First of all, I would like to know who these "big antivirus" companies are so I can stop using their product (assuming I might be). That or to make sure I never use or recommend them to others'.

    We are in trouble when antivirus companies are in backroom negotiations with virus makers, I assume for profit, not to detect one virus in favor of another.

    How can I trust they haven't negotiated other backroom deals with virus/spyware writers that let other viruses and spyware on my machine?

    I want to know who these "anti" virus companies are!
  • Each time I think I Sony could not have made this any worst, something like this comes up. I fully expect to hear that if you run the software backwards it says something satanic.
  • by FreeBSD evangelist (873412) on Thursday December 22, 2005 @01:17PM (#14318851)
    I have an RCA Victor (one of Sony/BMG's brands) with MediaMax. It absolutely installs software on your computer, even =before= the EULA response box pops up.
  • Corporate Anarchy (Score:5, Insightful)

    by Beerden (874601) on Thursday December 22, 2005 @01:18PM (#14318856)
    We live in the age of Corporate Anarchy. A Corporation has had, in the past, essentially the same rights as an individual human. Now, however, individual rights have been taken away, yet the Corporation is free to do what it pleases. Corporations like SONY feel they are above the law, and are now testing to see how far they can go. After Corporate Anarchy comes Corporate Rule. I would not shed a tear if the Individuals were to blow up Corporate buildings, clean out Corporate bank accounts, and fight in a [very bloody] Revolution against Government and Corporation (war against Facism, in other words). Civil war, if you could call it that, but more like the French Revolution. I think there is no other way around it, because History shows us that it will happen.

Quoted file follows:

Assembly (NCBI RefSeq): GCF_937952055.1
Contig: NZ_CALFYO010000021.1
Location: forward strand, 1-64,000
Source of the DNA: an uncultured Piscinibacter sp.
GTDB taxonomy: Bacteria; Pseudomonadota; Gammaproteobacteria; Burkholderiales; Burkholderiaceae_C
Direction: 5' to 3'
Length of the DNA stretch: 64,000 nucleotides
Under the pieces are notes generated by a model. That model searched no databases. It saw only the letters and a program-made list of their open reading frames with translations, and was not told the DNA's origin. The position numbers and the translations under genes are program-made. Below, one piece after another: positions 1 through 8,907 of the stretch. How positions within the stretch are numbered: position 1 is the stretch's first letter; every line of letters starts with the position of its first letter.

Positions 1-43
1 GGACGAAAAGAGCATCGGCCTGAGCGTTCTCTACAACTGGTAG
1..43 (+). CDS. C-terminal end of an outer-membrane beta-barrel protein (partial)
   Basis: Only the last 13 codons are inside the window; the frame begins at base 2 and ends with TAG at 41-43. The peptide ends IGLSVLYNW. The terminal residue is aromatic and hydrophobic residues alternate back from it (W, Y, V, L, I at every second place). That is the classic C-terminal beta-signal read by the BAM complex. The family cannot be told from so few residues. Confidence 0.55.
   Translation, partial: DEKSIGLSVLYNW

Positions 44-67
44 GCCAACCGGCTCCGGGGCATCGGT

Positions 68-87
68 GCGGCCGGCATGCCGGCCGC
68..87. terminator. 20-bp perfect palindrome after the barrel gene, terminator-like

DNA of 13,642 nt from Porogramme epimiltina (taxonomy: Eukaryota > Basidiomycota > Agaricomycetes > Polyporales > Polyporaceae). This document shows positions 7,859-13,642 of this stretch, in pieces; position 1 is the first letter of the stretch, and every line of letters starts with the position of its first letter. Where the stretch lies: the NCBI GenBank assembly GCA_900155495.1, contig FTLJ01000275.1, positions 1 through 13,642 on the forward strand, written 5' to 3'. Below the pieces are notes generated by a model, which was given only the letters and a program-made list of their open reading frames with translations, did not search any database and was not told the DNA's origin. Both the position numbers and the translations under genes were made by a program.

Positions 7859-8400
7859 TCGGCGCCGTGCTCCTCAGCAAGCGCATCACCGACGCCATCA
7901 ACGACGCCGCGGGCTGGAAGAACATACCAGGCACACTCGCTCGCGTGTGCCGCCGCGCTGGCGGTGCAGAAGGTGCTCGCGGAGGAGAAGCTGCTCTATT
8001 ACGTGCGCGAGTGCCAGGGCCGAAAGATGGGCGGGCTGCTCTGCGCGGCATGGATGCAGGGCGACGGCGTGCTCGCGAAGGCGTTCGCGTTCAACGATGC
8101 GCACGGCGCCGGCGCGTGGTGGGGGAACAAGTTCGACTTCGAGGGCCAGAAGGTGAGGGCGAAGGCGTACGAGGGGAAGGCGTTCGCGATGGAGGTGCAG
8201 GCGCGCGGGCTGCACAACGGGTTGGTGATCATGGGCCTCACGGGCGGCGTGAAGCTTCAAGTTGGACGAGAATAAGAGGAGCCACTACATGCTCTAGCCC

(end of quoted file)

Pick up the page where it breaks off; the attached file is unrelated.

• Tyler? Is that you?

      You KNOW you just broke the first two rules, right?
  • Personally, I think EULAs are completely unenforcable; I bought some piece of software, I should be allowed to use that piece of software without agreeing to anything else. In my view, software should install without any problem if I choose to decline the EULA.

    Now of course this is a rootkit, not something you bought, nobody wants on their computer and so on, but then sue them for that. I'd rather see some software maker sued because their software didn't install when the user declined the EULA, than the o

  • Sony DRM Installed Even When EULA Declined

    And you're surprised because...?

    No one would agree to having this put on their computer if they actually knew what it was. So Sony has to sneak it on when you're not looking.

    I would like the settlement for this make their recent $10M payola penality look like peanuts -- or Bill Gate's pocket change.

    Sony needs to go down!

  • by Zebadias (861722) on Thursday December 22, 2005 @01:29PM (#14318977)
    What I want to know - when is someone going to go after Sony for the infringment of the GPL! That is the greater offence in my mind!
  • by dbucowboy (891058) on Thursday December 22, 2005 @01:31PM (#14318998) Homepage